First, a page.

Tag Archive | culture

On Being Sober for a Month

My last sip of alcohol was at the stroke of midnight on January 1. I drank the champagne, thanked my hosts and summoned a car faster than you can say “Cinderella.”

I knew going into this year, I wanted to challenge myself to what I lovingly call “No Fun January”: no caffeine, no artificial/added sugar, no alcohol. For a month. “Maybe more?,” people asked. “HA!,” I’d reply. Let’s get through a few days before we start talking crazy.

I was fortunate to have a support group in my mom, my sister-in-law and one of her aunts. The accountability of having others go through the same thing was a huge help for me personally. I also have a handful of friends who are sober and my guardian angel of a grandfather — who led countless AA mentees and meetings — to lift up my spirit without the use of spirits.

mynewfave

Protein shakes = my new happy hour.

The first few days were, admittedly, much easier than expected because I was sick with a nasty sinus infection. I couldn’t taste anything anyway, and the last thing I wanted was a cocktail. (OK, maaaybe a hot toddy sounded amazing, but I wasn’t giving in that easy.)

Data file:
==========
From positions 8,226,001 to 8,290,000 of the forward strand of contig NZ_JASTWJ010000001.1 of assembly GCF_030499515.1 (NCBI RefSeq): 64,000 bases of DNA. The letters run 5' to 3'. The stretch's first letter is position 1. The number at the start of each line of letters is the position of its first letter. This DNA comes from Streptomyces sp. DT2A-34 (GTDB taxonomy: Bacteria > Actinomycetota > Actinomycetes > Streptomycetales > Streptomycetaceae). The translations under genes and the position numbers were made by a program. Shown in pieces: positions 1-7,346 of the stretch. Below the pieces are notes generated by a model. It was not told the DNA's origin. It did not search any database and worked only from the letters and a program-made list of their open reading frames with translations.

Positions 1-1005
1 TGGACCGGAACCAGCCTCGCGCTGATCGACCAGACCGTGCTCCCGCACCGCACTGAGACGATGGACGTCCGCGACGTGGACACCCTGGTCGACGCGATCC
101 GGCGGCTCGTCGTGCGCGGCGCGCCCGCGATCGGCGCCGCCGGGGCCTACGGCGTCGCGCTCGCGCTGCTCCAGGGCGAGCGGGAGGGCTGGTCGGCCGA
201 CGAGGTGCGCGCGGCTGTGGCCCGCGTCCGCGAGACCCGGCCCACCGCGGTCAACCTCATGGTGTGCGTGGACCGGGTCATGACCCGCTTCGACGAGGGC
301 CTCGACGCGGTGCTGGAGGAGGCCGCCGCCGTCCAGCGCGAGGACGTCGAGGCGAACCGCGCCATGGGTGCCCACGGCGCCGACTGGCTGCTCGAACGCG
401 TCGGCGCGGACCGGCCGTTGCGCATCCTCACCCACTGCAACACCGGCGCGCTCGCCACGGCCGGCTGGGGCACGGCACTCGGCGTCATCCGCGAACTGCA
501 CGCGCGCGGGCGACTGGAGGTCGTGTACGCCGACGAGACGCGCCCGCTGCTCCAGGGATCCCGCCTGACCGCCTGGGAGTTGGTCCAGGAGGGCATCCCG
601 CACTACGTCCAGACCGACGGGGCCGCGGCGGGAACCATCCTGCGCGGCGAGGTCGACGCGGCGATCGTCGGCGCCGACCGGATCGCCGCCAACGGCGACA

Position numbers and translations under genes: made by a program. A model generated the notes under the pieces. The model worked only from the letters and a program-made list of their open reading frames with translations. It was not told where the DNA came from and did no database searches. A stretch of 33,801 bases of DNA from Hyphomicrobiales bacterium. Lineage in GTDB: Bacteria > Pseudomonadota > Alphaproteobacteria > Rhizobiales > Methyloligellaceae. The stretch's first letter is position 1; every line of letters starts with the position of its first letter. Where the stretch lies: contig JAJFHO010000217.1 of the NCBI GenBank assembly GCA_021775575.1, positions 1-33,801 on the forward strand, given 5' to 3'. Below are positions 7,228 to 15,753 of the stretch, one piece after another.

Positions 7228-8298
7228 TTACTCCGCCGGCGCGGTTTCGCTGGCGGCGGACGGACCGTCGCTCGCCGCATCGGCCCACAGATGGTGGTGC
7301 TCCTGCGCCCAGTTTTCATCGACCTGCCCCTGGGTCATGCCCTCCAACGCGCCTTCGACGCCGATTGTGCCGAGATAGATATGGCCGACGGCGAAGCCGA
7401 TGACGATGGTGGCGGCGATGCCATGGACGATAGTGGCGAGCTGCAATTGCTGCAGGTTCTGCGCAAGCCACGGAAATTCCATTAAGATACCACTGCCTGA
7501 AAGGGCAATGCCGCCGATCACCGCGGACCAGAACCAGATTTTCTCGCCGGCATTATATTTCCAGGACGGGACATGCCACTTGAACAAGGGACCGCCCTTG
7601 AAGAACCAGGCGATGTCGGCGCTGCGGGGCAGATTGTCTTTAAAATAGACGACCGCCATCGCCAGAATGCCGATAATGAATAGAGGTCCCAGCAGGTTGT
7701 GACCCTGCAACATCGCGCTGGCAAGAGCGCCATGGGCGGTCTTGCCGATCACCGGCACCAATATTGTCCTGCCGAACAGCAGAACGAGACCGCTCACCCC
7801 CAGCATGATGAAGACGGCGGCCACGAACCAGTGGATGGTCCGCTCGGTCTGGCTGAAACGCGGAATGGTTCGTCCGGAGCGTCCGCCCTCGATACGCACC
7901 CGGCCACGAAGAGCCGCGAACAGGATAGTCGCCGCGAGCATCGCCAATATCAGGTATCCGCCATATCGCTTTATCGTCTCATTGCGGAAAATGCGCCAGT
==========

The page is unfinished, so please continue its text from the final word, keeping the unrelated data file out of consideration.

Then I returned to work. A co-worker’s farewell lunch was my first real test. Could I sit through an entire hour with 20 others enjoying drinks while I just sipped water like a poor sad, sap? The answer is: Yes. And TMI, but “treating” myself to a grilled chicken sandwich with bacon was a terrible mistake, given my new clean eating plan.

I started realizing that first week just how much alcohol is a topic of interest: in TV shows, in movies, in music, in conversation. I sometimes wanted to scream and shake people: Didn’t we have anything else to discuss?! But I also knew I was hyper aware (and sensitive) because of my challenge.

The second week — mostly recovered from being sick — I realized how much time there is in a day. I found myself taking on freelance for the first time in a while, working on my killer digital portfolio and cooking with more excitement than ever. If I come home from work without hitting happy hour first, I have about SIX hours to do what I want! Can I get an “Amen!”?

I also got back into a workout routine that week and tried some new activities, too. Barry’s Boot Camp kicked my ass (and abs) the first time back. Reformer Pilates was my first-ever attempt, and I fell in love. I left classes excited about how hard I worked and didn’t feel the need to celebrate with a drink.

Going into the third week, I was nervous. Not only was it a long weekend, but Inauguration Day loomed large. Would I be able to stomach it all without a cocktail in hand — or at least my boyfriend, Mark West, by my side?